Hodge was a firm believer in 5 point Calvinism. This web page (link - not recommended in any way, shape, or form) tries to present a slightly different view. The problem seems to be that the person posting the article is unable to grasp the relevant theological terminology, and is unwilling to accept correction of his ignorance from actual Calvinists.
For example, the page states:
With Hodge, there are essentially three questions to be asked with reference to the nature and extent of the death of Christ:
I) Q. For whom did Christ engage as surety in order to effectually save?A. The elect
II) Q. For whom did Christ die?A. For all men generally, but for the elect especially.
III) Q. For whose sins did Christ suffer and bear punishment?A. Christ suffered and bore the punishment for the sins due to every man, that is all men, even the sins of the whole world.
This is - at best - misleading. I should note that the post author goes on in a comment to claim, "To me it would be true if I tried only to represent C Hodge as affirming unlimited sin-bearing. But I have not. I have included samples from the other side of the coin too." (Interestingly, the post author claims to have done the same thing in his recent post of selections from Calvin.)
Nevertheless, what Hodge has to say about the matter has already been previously identified by this blog, and it is opposed to the post-author's quasi-Amyraldian position (link to Hodge on Atonement).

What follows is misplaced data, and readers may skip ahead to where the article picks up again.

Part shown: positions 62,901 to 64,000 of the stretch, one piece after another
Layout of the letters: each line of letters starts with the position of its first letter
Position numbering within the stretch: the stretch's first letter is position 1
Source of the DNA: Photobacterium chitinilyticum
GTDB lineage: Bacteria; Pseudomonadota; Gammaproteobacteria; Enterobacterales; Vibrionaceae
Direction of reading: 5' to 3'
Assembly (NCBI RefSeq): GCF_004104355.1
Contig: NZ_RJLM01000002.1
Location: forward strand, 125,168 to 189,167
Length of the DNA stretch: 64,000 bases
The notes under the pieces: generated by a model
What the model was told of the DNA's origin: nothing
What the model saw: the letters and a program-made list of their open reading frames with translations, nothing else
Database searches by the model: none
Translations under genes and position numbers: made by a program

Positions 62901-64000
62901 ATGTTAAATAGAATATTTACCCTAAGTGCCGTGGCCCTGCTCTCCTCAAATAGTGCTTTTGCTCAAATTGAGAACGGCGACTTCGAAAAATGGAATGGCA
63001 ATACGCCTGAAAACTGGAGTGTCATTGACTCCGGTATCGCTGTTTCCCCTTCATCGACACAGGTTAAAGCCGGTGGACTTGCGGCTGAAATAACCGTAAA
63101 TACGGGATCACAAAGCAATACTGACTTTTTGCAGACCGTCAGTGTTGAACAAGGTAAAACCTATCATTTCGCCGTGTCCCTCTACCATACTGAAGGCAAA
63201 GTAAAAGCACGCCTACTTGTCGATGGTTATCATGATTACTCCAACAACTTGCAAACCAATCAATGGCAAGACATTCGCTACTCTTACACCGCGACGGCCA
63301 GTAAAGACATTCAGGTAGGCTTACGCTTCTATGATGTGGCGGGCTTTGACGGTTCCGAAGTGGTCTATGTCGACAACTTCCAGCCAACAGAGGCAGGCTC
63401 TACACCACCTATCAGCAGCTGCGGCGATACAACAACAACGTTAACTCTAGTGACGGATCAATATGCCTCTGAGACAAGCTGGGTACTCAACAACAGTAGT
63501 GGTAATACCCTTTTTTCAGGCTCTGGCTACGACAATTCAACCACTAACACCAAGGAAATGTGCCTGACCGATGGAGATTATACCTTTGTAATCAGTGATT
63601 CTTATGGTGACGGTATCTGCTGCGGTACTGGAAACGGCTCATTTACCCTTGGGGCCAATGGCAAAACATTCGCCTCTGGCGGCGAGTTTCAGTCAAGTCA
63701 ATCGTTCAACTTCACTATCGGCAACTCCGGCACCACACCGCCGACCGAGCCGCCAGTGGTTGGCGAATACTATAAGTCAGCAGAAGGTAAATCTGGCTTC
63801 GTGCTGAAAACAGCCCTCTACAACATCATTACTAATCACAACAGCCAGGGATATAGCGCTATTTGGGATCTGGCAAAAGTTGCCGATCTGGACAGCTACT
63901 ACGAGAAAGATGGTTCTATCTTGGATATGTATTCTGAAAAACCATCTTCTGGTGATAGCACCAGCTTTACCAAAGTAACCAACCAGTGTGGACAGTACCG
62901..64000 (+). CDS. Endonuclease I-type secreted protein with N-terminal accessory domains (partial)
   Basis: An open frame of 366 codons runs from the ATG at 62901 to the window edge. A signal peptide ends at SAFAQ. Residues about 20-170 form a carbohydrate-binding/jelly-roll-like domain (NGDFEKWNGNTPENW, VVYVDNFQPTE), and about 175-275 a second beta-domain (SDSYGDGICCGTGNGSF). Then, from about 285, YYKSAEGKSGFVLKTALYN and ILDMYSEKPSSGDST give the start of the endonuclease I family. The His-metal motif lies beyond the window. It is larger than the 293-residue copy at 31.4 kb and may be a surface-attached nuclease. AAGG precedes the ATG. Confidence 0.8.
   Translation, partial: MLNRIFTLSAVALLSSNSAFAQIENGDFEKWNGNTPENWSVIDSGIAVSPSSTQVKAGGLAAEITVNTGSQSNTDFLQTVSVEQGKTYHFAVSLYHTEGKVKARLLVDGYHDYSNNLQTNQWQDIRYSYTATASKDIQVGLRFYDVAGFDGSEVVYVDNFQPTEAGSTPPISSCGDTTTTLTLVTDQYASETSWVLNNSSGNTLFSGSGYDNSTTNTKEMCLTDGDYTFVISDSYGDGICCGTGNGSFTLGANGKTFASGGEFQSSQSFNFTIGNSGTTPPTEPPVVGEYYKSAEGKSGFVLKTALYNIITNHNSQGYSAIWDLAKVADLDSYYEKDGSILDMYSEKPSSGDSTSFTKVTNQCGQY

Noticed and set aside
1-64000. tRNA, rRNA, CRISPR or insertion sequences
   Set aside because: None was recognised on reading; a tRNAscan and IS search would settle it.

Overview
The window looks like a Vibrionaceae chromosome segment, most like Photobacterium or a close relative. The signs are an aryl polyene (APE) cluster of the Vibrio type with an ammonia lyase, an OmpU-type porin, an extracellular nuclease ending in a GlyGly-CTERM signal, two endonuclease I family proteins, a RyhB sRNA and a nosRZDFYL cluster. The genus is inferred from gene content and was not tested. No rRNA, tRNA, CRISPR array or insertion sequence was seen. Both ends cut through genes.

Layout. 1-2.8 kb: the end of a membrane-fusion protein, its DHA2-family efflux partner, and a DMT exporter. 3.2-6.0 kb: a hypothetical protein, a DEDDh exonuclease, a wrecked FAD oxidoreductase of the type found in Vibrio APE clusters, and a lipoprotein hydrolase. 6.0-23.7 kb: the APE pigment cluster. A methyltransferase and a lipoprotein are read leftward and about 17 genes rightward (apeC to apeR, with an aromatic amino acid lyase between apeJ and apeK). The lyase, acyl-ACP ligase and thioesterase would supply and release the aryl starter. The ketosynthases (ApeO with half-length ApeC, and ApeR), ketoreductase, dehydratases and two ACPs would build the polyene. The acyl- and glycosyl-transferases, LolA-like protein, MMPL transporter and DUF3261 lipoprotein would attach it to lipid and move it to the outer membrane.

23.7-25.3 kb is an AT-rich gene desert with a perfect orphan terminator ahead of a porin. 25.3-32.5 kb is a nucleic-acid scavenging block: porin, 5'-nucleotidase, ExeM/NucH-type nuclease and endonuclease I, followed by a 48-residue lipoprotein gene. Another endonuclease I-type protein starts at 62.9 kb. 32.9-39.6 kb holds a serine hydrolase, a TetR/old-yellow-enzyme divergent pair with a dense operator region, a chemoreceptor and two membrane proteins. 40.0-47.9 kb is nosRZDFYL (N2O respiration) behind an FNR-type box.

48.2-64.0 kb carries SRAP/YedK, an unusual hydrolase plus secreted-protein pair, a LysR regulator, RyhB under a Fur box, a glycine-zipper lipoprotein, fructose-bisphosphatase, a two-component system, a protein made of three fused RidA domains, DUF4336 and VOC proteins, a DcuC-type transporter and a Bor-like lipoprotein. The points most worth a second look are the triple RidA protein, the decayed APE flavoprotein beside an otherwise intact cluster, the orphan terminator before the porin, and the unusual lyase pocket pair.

Let's look, though, at the questions:
1. For whom did Christ engage as surety in order to effectually save?
Here the author gives the correct answer: the elect.
2. For whom did Christ die?
Here the author gives the wrong answer, or - at least - a misleading answer. Hodge does sometimes speak about Christ's death in a universal sense - but he does so as as to the nature and sufficiency of Christ's death: enough for or sufficient for all mankind.
3. For whose sins did Christ suffer and bear punishment?
Again, the author gives the wrong answer, or - at least - a misleading answer. Hodge does sometimes speak about Christ's death in relation to sins generally: but he does so as to propriety. Christ's suffering and death was an appropriate punishment for all the sins of mankind. Christ's death was suitable universally.
These are really not an excusable mistakes, because the author, one David Ponter, has been previously placed on notice regarding Hodge's plain teachings regarding the extent of Christ's work. Hodge is unambiguous in affirming the normal Calvinistic position, that Christ died for the elect alone. There are certainly incidental benefits (if we may call them such) to the non-elect, but Christ did not atone for their sins. Had he done so, they would be saved.
There are certainly isolated quotations from Hodge that might sound to the contrary, and someone who has an "unlimited atonement" ax to grind can find those isolated quotations. The problem is, at the end of the day, that's not what Hodge held, and that's not - even more importantly - what Scripture teaches.
Hopefully, soon (which may mean several or many months), I will provide something from Turretin that will address these and other errors. As Ponter knows, Turretin was opposed to the Limited/Unlimited view (see here) and (compare here).
May the Savior of all men and especially the elect be praised,